Fishing for heritage: modernity and loss along the Scottish coast

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Berg, Jan 1, 2003 - Business & Economics - 253 pages
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Castles, lochs, seascapes. Coastal Scotland is one of the world's most romanticized tourist destinations, yet it is in the midst of severe economic decline. The North Atlantic fisheries crisis has hit Scottish communities hard and local fisherfolk are faced with chronic insecurity, anxiety over the decline of fishing and doubts about their cultural survival. The decline of this traditional industry has been accompanied by growing tourism along Scottish shores. Fishing villages are marketedfor tourist consumption and culture has become a commodity. Drawing upon fieldwork, novels, folk music and travel literature, Nadel-Klein explores how these influences have affected locals' sense of identity and presence within a modern European nation. How is identity linked to power? What role do memory and authenticity play in the creation of Scottish heritage? How do locals feel about the onslaught of tourists? The topical nature of these issues and their relevance to other regions facing similar tensions make this book an important contributionto contemporary anthropology.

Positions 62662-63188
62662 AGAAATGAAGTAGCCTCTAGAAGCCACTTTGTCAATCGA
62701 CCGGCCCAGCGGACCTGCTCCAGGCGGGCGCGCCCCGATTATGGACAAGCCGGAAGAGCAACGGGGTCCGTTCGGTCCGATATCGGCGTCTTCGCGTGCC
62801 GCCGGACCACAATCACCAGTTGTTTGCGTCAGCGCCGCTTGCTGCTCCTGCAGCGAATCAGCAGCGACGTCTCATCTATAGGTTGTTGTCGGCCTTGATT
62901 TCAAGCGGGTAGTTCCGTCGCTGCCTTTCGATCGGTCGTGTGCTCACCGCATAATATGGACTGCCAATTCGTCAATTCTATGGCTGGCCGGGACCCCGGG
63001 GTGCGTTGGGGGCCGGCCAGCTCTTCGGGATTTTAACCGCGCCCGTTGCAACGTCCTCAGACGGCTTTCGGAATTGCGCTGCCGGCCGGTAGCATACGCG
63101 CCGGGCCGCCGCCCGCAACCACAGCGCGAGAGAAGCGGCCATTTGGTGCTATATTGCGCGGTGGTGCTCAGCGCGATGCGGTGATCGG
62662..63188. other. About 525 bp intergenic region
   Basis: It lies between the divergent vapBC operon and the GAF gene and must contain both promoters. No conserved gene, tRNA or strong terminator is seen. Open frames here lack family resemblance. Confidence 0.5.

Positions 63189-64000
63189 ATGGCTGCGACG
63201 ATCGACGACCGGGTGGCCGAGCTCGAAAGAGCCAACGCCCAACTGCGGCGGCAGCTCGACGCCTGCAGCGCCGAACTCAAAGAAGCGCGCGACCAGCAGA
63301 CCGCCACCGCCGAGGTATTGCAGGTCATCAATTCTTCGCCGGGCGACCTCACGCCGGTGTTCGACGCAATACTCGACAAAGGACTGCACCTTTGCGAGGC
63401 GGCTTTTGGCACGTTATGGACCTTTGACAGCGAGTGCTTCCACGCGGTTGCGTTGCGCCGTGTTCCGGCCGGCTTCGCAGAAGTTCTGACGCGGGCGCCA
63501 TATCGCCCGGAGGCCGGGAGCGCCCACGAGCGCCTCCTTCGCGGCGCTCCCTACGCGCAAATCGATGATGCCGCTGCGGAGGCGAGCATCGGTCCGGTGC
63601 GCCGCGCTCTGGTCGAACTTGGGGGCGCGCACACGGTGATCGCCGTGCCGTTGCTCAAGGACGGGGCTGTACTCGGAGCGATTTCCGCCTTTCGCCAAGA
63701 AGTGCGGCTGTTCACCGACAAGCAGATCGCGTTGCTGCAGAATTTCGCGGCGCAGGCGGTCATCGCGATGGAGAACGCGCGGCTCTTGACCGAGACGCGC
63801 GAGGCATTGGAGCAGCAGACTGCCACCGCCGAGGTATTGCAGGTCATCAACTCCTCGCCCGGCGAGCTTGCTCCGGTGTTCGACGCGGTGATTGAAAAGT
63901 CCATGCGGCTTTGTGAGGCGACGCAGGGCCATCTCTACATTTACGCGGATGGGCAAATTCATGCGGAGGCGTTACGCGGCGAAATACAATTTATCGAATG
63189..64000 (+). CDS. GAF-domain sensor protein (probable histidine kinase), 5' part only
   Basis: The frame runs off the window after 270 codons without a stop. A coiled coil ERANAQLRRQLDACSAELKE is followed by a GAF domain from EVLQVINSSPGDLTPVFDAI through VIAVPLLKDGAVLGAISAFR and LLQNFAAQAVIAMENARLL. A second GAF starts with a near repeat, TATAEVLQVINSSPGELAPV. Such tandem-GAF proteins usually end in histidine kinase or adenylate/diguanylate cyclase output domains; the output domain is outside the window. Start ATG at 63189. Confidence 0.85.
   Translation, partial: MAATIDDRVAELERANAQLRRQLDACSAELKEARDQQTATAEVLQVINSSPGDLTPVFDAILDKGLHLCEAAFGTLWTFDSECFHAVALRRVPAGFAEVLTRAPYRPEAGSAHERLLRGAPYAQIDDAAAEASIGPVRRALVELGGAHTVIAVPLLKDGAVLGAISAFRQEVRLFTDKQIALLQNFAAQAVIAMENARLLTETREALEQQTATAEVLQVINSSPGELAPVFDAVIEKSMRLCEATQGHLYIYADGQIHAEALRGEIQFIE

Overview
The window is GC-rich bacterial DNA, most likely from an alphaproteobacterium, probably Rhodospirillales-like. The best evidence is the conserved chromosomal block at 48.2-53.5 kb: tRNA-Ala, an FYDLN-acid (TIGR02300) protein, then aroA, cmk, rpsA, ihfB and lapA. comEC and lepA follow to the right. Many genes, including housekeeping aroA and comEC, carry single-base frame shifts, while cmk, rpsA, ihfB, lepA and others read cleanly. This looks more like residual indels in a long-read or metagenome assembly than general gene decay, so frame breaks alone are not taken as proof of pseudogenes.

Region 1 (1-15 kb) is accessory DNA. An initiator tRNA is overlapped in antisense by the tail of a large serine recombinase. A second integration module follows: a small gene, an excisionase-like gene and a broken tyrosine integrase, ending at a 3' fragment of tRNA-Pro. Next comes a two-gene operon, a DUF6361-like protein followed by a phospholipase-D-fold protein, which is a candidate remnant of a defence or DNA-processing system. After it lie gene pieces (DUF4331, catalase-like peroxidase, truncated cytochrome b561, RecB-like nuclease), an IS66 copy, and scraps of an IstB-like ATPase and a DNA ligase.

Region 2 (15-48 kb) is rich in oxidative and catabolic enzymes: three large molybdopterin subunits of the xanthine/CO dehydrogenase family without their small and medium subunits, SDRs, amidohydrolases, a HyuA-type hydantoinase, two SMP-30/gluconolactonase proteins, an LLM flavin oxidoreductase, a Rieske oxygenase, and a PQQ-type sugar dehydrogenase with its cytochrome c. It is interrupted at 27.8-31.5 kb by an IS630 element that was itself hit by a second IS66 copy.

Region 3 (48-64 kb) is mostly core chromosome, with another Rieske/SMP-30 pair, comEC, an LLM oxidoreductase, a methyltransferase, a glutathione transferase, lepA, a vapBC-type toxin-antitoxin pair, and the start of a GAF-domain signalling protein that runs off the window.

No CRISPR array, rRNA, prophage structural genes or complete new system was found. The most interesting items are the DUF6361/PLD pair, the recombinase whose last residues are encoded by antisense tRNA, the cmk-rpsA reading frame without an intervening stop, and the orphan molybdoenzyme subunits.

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Contents

Acknowledgements
Fisherfolk as a Race Apart 21
xvii
Gender Stereotypes and Marginality
51
Copyright

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About the author (2003)

Jane Nadel-Klein is an Associate Professor of Anthropology, at Trinity College, Hartford.